"Obesity is never a justificaiton for abuse"

That also includes verbal abuse.

"So obesity can be an excuse for rudeness?"

So you assume people with medical conditions that cause them to gain weight, or people who are just naturally bigger than the average person, are being rude?

Why's it okay for thin people to be rude to people who are bigger than the average person?

12:56PM PST on Nov 10, 2009

Sarah, I have sat on a four hour flight pinned into half of my seat with no arm rests, no way of using the headsets for the movie and no way of leaving my seat without climbing over a sleeping obese person.

From what you are saying, if the obesity isn't self induced, then that person shouldn't apologise to me, and I should just put up with it? So obesity can be an excuse for rudeness?

Despite the words you keep trying to put into my mouth, I have no problem with obese people, I have a problem with rude people of any size or creed.

9:29AM PST on Nov 10, 2009

"Sarah, I have never thought that obesity is self induced."

Not consciously.

"I suppose I am saying that those who are obese also need to consider the impact they have on others. Maybe booking a larger seat on an aircraft? Or being apologetic when they squish others out of their seats."

So if a person has a medical condition that causes them to gain weight, they're a problem for society?

3:08PM PST on Nov 9, 2009

Lisa - "But unless we address this issue, then people will carry on resenting those who are infringing on their rights."

Sarah - "Obesity is not always self-induced. "

Sarah, I have never thought that obesity is self induced. I suppose I am saying that those who are obese also need to consider the impact they have on others. Maybe booking a larger seat on an aircraft? Or being apologetic when they squish others out of their seats.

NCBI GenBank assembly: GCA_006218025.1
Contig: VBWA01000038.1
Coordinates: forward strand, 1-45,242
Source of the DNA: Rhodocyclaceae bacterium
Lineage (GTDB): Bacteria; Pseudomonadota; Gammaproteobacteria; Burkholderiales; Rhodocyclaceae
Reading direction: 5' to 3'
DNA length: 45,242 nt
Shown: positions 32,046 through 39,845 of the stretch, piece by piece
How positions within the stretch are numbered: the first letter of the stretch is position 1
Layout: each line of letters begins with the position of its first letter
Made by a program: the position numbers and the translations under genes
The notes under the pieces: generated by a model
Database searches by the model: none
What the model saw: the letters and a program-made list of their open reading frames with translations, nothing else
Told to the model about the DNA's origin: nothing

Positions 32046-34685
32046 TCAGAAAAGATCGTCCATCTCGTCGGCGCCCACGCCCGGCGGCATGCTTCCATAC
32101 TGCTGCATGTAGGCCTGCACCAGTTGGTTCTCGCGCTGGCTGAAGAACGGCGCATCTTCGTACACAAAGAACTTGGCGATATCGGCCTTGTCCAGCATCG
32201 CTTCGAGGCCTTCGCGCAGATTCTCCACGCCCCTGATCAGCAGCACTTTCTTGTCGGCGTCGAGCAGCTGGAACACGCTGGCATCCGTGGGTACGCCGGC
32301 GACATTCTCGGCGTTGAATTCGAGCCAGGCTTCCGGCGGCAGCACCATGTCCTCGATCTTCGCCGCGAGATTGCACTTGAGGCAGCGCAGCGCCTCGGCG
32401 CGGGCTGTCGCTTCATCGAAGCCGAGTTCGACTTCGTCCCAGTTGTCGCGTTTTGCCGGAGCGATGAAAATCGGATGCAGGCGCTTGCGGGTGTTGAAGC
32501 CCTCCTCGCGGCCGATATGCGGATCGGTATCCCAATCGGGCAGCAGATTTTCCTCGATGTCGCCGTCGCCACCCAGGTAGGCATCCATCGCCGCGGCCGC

Obesity is never a justificaiton for abuse, but it is also not an excuse to be inconsiderate? I am not justifying the abuse in this particular case, because it was not a packed train and seemed to be completely unprovoked. I am just suggesting that obese people also need to be considerate of those around them.

12:26AM PST on Nov 9, 2009

"But unless we address this issue, then people will carry on resenting those who are infringing on their rights."

Obesity is not always self-induced.

12:25AM PST on Nov 9, 2009

"But I also have rights, and I do resent when those rights are affected."

Passive discrimination can be just as bad as physical, open, discrimination.

"in my opinion junkfood should be less easlily available."

Like you can't get fat gorging yourself on fruits, veggies, grains or the occasional t-bone steak or the favored subway sandwich? What about medication or treatments that may cause a person to gain weight?

"Hum-Over the past 5-6 years I gained 50-60 lbs, now I'm obese. My "dear" hubby does not like fat people."

So leave him. If he's that shallow you don't need to be with someone like him.

"I do not advocate violence against any living creature."

You say that, then you go and imply that women bring the abuse on themselves.

"Sorry ladies... you have a long way to go yet in overcoming your evolutionary and biological needs to be thin and look pretty."

Not only are you ignorant, but you are hypocritically ignorant, and misogynistic.

add your comment



Disclaimer: The views expressed above are solely those of the author and may not reflect those of
Care2, Inc., its employees or advertisers.

Care2 - Be Extraordinary - Start a Care2 Petition
ads keep care2 free
CONTACT THE EDITORS

Recent Comments from Causes

In a recent visit to Las Cruces, NM and traveling through Texas to get there, I was appalled at the amount…

Did you know there is FOX HUNTING in Georgia as well as in the UK ? In Georgia, there are two…

ads keep care2 free

more from causes




Select names from your address book   |   Help
   

We hate spam. We do not sell or share the email addresses you provide.